NSCAW, No. 2: Foster Children's Caregivers and Caregiving Environments, Research Brief, Findings from the NSCAW Study

Published: January 15, 2007
Topics:
Abuse, Neglect, Adoption & Foster Care
Projects:
National Survey of Child and Adolescent Well-Being (NSCAW), 1997-2014 | Learn more about this project
Types:
Reports
Tags:
NSCAW: Research Briefs

According to most recent estimates, over 530,000 children are in foster care in the United States. These children live in a variety of settings, including non-relative foster homes, the homes of relatives, and group homes. However, despite widespread concern for these children, little research has been available to provide a national picture of the circumstances in which these children reside. NSCAW presents a unique profile of the experiences of children in foster care in the United States. Focusing on a national sample of children in foster care for 1 year, it provides a portrait of foster caregivers and foster caregiving environments, as well as the perceptions that children themselves have about their foster caregivers and their experiences in foster care.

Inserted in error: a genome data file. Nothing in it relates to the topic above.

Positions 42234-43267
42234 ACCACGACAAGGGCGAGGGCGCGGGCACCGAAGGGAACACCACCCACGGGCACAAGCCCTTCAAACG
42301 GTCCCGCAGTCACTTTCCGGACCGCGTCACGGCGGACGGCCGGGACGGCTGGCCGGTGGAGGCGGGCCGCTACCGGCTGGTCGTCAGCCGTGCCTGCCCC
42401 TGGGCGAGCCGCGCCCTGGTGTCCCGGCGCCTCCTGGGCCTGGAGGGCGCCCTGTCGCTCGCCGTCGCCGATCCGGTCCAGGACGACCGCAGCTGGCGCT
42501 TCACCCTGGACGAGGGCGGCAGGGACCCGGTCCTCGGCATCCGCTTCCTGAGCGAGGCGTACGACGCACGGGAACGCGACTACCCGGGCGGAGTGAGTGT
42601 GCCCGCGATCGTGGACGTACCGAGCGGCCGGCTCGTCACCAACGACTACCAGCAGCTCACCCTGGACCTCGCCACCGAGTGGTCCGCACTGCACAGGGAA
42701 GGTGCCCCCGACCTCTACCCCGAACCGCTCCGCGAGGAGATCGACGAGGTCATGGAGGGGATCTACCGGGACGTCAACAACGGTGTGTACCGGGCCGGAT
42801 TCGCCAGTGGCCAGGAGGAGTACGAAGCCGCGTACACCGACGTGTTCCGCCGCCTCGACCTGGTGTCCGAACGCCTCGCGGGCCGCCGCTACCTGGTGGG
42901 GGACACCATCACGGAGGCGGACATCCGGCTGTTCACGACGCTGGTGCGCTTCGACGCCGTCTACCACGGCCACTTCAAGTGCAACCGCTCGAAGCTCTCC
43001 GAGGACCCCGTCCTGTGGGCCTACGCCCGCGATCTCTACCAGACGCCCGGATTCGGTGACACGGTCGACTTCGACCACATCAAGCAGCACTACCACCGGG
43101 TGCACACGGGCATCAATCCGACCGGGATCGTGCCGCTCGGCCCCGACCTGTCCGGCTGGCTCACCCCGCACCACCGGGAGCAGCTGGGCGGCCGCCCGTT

This research brief focuses on the 727 children who had been in foster care for 12 months at the time the study began and their current caregivers. The data were drawn from interviews with the children, their current caregivers, and their caseworkers a few months after the study began in 1999. The average age of the children in this sample was 7 years. Over 50% of the children were in traditional, non-kinship foster homes, 33% were in kinship foster homes, and an additional 15% were in group homes. (More details on the children are available from Research Brief 1 in this series.) It is important to note that only a small number of children from group care were sampled, so findings related to this particular group should be interpreted with caution.